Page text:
Without question, "Jesus's body was a place of action. In this body, Jesus healed, fed, forgave, called, and taught. Through Jesus's body, humanity felt God's love."9 It was in this body, this Word Made Flesh, that Jesus "made his dwelling among us, and we saw his glory, the glory as of the Father's only Son, full of grace and truth." Jn 1:14. Each Sunday when we attend Mass as one Body of Christ to receive the Body of Christ, we recite these words that continue to give me pause, week after week:

"Thy kingdom come, thy will be done on Earth as it is in Heaven."

"Lord, I am not worthy that you should enter under my roof, but only say the Word and my soul shall be healed."

The Kingdom is that of healing, feeding, forgiving, calling, teacher. The Kingdom is embodied by the Beatitudes. The Kingdom is where we are One. What a great and humble thing it is to ask, that Earth be as it is in Heaven. How very unheavenly our earth currently is.

As I reflect on our nation's (ongoing) history of slavery, in particular juxtaposed with the Body of Christ, I meditate on several questions I also pose to you:

In what ways have I prevented freedom from manifesting? In what ways have I gotten in the way of realizing racial justice? How have I cowered in fear for the sake of preserving my comfort in lieu of making a more equitable, just world for others? When have I maintained the status quo for our own benefit, at the expense or harm of others?

Have I recognized these acts and omissions as a denial of the Spirit of Christ, a self-inflicted wound to the Body of Christ in which and through which we are all One?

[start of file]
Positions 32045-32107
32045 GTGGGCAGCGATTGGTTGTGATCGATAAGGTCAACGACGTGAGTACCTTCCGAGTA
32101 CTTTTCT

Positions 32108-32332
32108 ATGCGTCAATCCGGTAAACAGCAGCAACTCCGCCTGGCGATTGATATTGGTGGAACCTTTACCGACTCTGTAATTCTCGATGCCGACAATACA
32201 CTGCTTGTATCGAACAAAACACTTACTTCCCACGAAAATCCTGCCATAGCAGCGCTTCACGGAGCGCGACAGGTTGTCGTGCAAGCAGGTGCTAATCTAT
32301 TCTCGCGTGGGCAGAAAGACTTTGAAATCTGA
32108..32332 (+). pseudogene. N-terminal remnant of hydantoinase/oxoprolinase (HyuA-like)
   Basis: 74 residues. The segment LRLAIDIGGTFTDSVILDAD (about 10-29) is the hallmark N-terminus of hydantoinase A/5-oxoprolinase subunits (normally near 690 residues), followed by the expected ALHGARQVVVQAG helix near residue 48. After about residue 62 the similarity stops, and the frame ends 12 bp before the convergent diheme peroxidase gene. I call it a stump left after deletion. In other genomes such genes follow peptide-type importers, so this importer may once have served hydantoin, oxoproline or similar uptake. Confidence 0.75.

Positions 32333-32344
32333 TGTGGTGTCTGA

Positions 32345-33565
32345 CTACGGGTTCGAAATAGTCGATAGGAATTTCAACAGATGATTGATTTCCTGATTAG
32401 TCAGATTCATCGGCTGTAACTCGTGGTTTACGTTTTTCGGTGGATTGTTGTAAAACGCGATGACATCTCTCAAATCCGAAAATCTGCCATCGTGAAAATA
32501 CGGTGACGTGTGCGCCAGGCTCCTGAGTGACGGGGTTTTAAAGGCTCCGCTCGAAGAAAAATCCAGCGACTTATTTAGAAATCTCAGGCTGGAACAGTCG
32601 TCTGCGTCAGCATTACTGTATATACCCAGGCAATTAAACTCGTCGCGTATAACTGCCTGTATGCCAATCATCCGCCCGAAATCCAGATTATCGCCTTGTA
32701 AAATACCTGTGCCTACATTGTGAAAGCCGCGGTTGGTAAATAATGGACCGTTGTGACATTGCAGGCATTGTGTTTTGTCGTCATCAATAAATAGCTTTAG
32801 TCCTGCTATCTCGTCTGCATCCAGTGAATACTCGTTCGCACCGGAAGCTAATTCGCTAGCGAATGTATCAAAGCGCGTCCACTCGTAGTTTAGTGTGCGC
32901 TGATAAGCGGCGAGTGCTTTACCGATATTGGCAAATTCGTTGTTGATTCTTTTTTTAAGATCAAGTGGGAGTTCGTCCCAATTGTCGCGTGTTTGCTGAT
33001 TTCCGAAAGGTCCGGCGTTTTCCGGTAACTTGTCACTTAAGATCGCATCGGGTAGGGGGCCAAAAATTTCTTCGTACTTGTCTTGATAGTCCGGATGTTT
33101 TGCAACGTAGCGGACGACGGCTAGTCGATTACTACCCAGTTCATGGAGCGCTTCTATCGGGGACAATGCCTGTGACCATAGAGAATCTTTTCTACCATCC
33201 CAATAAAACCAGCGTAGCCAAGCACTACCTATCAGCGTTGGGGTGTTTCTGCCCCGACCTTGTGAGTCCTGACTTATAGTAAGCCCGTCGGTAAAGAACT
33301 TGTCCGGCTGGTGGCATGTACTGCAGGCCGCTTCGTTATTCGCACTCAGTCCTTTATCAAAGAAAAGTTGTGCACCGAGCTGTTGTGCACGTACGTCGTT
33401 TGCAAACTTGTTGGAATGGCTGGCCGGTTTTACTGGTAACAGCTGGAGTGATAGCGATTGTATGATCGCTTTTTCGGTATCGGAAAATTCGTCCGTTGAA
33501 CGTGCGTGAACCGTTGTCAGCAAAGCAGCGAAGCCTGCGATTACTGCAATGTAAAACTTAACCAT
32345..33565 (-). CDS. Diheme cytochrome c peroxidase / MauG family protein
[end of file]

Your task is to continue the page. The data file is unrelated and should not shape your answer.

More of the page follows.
How long did the Catholic Church - both lay and ordained, both institutionally and individually - cling to slavery, despite its inherent toxicity to the Body of Christ? How often do Catholics and the Church perpetuate racism by failing speak out against current injustices, such as mass incarceration, wage disparities, and underfunded education?

On the road to Damascus to arrest and execute followers of Jesus, Paul was shaken to the ground when he heard a voice saying, "Saul, Saul, why do you persecute me?" Bewildered and fallen, Paul cried out, "Who are you, Lord?" In reply, he heard, "I am Jesus, whom you are persecuting." Acts 9:4-5. By persecuting members of the Church - members of the corpus Christi, the Body of Christ - Paul persecuted Jesus.10

By persecuting Black bodies - slavery, police violence, the school-to-prison pipeline - we are persecuting Jesus.

This Feast of the Body and Blood of Christ, this Juneteenth, may we reflect and pray both over how we have harmed the Body of Christ through our complicity in racist systems and over how we may feed the Body of Christ through anti-racist pursuits.




1 "The Historical Legacy of Juneteenth," National Museum of African American History & Culture. 19 June 2019.

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3 Gates, Henry Louis Jr. "What Is Juneteenth?" (Originally posted on The Root).

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9 Simone, Michael. "Becoming the Body of Christ," America Magazine. 2 June 2017.

10 Ryland, Fr. Ray. "The Body of Christ is a Literal Reality in the Church," St. Paul Center for Biblical Theology. 4 Sept 2018.